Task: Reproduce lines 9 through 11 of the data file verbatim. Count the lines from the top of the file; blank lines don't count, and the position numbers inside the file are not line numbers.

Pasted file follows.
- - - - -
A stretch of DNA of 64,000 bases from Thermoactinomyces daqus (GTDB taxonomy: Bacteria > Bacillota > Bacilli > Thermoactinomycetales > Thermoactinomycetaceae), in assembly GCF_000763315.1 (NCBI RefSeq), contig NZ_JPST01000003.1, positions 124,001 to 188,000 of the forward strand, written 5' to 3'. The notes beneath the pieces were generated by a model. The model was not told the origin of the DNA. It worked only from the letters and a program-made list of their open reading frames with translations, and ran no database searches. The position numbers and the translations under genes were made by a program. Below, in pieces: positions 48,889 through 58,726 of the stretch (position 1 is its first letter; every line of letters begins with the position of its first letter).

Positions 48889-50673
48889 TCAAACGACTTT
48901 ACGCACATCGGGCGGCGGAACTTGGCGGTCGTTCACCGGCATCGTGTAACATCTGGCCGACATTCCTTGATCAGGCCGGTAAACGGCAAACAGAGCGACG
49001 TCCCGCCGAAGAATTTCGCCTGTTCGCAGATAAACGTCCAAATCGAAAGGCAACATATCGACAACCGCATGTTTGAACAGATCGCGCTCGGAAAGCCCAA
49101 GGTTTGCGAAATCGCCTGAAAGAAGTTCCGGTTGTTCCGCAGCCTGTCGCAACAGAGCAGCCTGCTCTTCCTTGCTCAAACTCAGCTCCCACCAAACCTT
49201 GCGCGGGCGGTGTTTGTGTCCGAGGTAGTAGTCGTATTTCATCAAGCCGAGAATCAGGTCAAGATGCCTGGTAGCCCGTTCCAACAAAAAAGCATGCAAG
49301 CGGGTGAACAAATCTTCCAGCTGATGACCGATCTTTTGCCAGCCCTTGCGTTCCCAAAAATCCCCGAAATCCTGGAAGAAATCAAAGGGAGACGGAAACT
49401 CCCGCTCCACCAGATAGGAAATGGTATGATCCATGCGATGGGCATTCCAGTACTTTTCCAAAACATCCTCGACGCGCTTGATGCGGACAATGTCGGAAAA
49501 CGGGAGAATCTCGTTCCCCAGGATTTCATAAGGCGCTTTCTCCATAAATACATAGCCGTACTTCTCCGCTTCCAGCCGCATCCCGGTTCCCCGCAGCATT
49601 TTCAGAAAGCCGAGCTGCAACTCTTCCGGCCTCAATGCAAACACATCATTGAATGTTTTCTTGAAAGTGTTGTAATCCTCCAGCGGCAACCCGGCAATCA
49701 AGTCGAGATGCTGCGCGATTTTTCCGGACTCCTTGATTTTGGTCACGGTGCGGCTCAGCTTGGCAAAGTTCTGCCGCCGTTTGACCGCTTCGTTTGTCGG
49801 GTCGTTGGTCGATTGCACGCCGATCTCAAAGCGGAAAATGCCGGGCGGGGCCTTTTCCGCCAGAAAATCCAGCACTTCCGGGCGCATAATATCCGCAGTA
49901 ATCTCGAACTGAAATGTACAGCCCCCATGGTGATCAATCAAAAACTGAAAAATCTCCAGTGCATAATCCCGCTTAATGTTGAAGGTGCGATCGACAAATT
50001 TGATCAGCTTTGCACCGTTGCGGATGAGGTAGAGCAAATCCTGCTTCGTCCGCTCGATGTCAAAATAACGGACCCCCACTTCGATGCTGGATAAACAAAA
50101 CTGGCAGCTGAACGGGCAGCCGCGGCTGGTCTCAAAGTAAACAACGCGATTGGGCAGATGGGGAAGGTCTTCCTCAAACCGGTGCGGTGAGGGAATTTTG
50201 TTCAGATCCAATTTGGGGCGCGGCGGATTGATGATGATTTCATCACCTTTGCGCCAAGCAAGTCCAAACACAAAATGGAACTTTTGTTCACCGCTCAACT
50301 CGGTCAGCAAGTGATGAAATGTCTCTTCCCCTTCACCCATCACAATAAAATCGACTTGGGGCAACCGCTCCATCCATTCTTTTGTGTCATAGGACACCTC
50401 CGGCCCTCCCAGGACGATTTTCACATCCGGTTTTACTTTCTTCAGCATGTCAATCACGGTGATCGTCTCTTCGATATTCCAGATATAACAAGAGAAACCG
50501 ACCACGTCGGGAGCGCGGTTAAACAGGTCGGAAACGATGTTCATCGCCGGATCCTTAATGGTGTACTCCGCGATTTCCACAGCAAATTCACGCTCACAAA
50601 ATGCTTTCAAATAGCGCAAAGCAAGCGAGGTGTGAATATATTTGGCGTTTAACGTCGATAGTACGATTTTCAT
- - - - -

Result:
49401 CCCGCTCCACCAGATAGGAAATGGTATGATCCATGCGATGGGCATTCCAGTACTTTTCCAAAACATCCTCGACGCGCTTGATGCGGACAATGTCGGAAAA
49501 CGGGAGAATCTCGTTCCCCAGGATTTCATAAGGCGCTTTCTCCATAAATACATAGCCGTACTTCTCCGCTTCCAGCCGCATCCCGGTTCCCCGCAGCATT
49601 TTCAGAAAGCCGAGCTGCAACTCTTCCGGCCTCAATGCAAACACATCATTGAATGTTTTCTTGAAAGTGTTGTAATCCTCCAGCGGCAACCCGGCAATCA